And by that, I mean, one at a time. You’d think that by now hundreds of popular Facebook and iPhone applications would have caught the interest of older established companies that weren’t able to move quickly enough to capitalize on these two most exciting development platforms. You’d think that established brands with profitable business models would realize that perhaps one of the best ways to reach an audience of millions of potential new customers is... Read More
I saw history in the making today. For some reason, I was lucky enough to be in San Francisco for the Facebook f8 Platform launch event. This announcement was at least an 8.0 on the Richter scale. It was a whopper.
I'm a huge fan of Quantcast. I've blogged before that it may be the best free tool for online marketers. And now it's even better. Two weeks someone showed me that whenever you are looking at a web site, to see how much traffic it has, that there are two arrows that PREVIOUS and NEXT, so if you are looking at the 100th most popular web site, you can click on NEXT and see the 101st most popular.
World Vital Records most popular international search page is our German Genealogy Search page. According to Overture, there were 1045 searches on the Yahoo Network last month for "german genealogy" and 292 for "germany genealogy."
If I were an active investor in internet stocks, I would read everything that Bambi Francisco has to say, especially about the large internet companies. She has amazing prescience. I've been reading her for columns for years. Today she has an excellent post at AlwaysOn.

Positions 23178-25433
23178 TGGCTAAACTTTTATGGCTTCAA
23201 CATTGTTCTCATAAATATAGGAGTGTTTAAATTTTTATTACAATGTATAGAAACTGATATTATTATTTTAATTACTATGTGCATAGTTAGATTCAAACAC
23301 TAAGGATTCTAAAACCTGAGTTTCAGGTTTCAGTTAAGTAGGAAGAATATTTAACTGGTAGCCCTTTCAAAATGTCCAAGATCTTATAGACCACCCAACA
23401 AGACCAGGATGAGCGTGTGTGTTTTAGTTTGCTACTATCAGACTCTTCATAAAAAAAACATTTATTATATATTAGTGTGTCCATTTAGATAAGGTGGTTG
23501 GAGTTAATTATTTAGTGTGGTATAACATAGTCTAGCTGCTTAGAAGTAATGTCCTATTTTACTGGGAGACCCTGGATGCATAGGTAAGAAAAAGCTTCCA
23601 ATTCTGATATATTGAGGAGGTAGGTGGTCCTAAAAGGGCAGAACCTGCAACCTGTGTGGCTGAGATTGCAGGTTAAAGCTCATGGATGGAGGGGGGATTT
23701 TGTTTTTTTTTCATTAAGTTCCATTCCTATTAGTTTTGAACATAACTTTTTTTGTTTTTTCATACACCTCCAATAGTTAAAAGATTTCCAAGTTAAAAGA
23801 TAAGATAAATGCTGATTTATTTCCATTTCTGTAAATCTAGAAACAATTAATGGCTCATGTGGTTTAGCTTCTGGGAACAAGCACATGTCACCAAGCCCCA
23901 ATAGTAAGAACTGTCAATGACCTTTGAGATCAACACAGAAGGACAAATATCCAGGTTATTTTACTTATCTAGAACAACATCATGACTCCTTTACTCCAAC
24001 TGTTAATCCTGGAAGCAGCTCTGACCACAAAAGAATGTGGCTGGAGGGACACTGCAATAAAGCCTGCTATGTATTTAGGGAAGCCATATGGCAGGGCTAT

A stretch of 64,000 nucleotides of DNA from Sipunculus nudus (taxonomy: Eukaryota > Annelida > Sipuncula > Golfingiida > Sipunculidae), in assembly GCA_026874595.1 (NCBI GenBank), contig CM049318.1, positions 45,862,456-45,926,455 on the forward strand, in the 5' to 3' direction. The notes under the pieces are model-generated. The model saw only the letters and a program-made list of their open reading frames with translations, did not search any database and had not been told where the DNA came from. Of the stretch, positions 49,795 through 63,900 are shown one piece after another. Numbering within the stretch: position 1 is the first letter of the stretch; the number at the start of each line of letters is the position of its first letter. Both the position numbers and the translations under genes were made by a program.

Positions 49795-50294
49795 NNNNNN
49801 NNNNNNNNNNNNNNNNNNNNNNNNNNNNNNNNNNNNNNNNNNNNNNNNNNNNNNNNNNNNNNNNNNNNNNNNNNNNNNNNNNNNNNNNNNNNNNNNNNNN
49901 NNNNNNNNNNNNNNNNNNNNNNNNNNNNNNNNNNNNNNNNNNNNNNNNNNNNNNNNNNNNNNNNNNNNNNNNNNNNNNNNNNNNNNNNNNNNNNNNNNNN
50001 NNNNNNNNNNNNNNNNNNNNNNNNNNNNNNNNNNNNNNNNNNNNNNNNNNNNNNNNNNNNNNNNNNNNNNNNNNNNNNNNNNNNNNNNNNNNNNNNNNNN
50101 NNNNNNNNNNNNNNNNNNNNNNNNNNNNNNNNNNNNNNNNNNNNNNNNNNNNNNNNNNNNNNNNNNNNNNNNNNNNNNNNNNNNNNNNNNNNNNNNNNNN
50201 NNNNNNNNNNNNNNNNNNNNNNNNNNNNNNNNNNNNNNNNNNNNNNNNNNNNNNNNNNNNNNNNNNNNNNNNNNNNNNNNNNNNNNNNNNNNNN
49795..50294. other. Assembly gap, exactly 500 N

Josh Kopelman has a great post about Domino Rally business models that are so complicated and involve so many "ifs" that the chance for success is extremely low. It's much better to have a Two Domino business model, where you know that if you do two things really well, you will be profitable.
Some stats matter and some are rather meaningless. Like time of possession at college football games. It doesn't matter much. At least you can't determine the winner of a game by looking at that stat. I grew up watching BYU football in the glory days of Marc Wilson, Gifford Nielsen, Jim McMahon, Steve Young, Robbie Bosco, and Ty Detmer. The passing attack was the best in the nation for many years.
I wrote an article for Connect Magazine's September issue about skating to where the puck is going, not to where it has been, and I specifically addressed online video. I encourage companies to rush into online video, to take advantage of this new trend, and gain a competitive advantage by being an early adopter.
In May 2005 Fraser Bullock, one of Utah's brightest lights in the financial world (formerly with Bain Capital, now runs Sorenson Capital, helped with the 2002 Olympics turn-around), spoke at the Edison Conference in Salt Lake City. Fortunately, I had my blackberry and I took extensive notes. Here are my notes from the middle part of his talk:
Management has to be adaptable. 1990 someone brought him into run home shopping network, pre-internet. Challenge was to get consumers to buy. They had a patent. Decided they had assets, what could they build that might be of worth. Built transaction processing engine for remote banking. Sold it to Visa International in 1994. In fast moving tech environment, if I didn't step back every 3-6 months to fundamentally re-assess our assets and the environment, I might be missing a paradigm shift. You need the discipline to step back.
My friend Tim Hunt, a venture-backed entrepreneur whose company Lingotek is located at the Novell Open Source Incubator in Provo, called me the other day and said they have a new job opening for someone in internet marketing and sales.